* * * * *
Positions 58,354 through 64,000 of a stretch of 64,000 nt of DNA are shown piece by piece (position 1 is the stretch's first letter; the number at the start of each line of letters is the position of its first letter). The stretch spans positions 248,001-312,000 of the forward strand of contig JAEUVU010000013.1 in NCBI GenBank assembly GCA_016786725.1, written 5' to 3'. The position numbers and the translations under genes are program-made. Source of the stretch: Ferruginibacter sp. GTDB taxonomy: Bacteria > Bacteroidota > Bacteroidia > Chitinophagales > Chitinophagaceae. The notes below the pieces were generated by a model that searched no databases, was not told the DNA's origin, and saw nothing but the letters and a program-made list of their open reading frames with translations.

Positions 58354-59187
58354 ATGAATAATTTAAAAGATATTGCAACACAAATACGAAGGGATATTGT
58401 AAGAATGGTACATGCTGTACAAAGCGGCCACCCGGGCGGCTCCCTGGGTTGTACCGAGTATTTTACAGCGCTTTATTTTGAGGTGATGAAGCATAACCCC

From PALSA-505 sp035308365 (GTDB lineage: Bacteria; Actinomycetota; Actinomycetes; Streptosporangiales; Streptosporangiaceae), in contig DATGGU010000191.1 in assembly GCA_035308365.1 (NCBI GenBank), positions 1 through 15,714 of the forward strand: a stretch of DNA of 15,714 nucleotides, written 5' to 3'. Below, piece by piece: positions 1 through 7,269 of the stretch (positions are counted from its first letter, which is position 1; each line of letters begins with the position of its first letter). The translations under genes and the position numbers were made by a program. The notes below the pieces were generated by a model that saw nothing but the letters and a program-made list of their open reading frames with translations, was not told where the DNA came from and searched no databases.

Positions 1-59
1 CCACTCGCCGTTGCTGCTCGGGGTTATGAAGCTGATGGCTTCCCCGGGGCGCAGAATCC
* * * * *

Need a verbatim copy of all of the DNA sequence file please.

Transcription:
Positions 58,354 through 64,000 of a stretch of 64,000 nt of DNA are shown piece by piece (position 1 is the stretch's first letter; the number at the start of each line of letters is the position of its first letter). The stretch spans positions 248,001-312,000 of the forward strand of contig JAEUVU010000013.1 in NCBI GenBank assembly GCA_016786725.1, written 5' to 3'. The position numbers and the translations under genes are program-made. Source of the stretch: Ferruginibacter sp. GTDB taxonomy: Bacteria > Bacteroidota > Bacteroidia > Chitinophagales > Chitinophagaceae. The notes below the pieces were generated by a model that searched no databases, was not told the DNA's origin, and saw nothing but the letters and a program-made list of their open reading frames with translations.

Positions 58354-59187
58354 ATGAATAATTTAAAAGATATTGCAACACAAATACGAAGGGATATTGT
58401 AAGAATGGTACATGCTGTACAAAGCGGCCACCCGGGCGGCTCCCTGGGTTGTACCGAGTATTTTACAGCGCTTTATTTTGAGGTGATGAAGCATAACCCC

From PALSA-505 sp035308365 (GTDB lineage: Bacteria; Actinomycetota; Actinomycetes; Streptosporangiales; Streptosporangiaceae), in contig DATGGU010000191.1 in assembly GCA_035308365.1 (NCBI GenBank), positions 1 through 15,714 of the forward strand: a stretch of DNA of 15,714 nucleotides, written 5' to 3'. Below, piece by piece: positions 1 through 7,269 of the stretch (positions are counted from its first letter, which is position 1; each line of letters begins with the position of its first letter). The translations under genes and the position numbers were made by a program. The notes below the pieces were generated by a model that saw nothing but the letters and a program-made list of their open reading frames with translations, was not told where the DNA came from and searched no databases.

Positions 1-59
1 CCACTCGCCGTTGCTGCTCGGGGTTATGAAGCTGATGGCTTCCCCGGGGCGCAGAATCC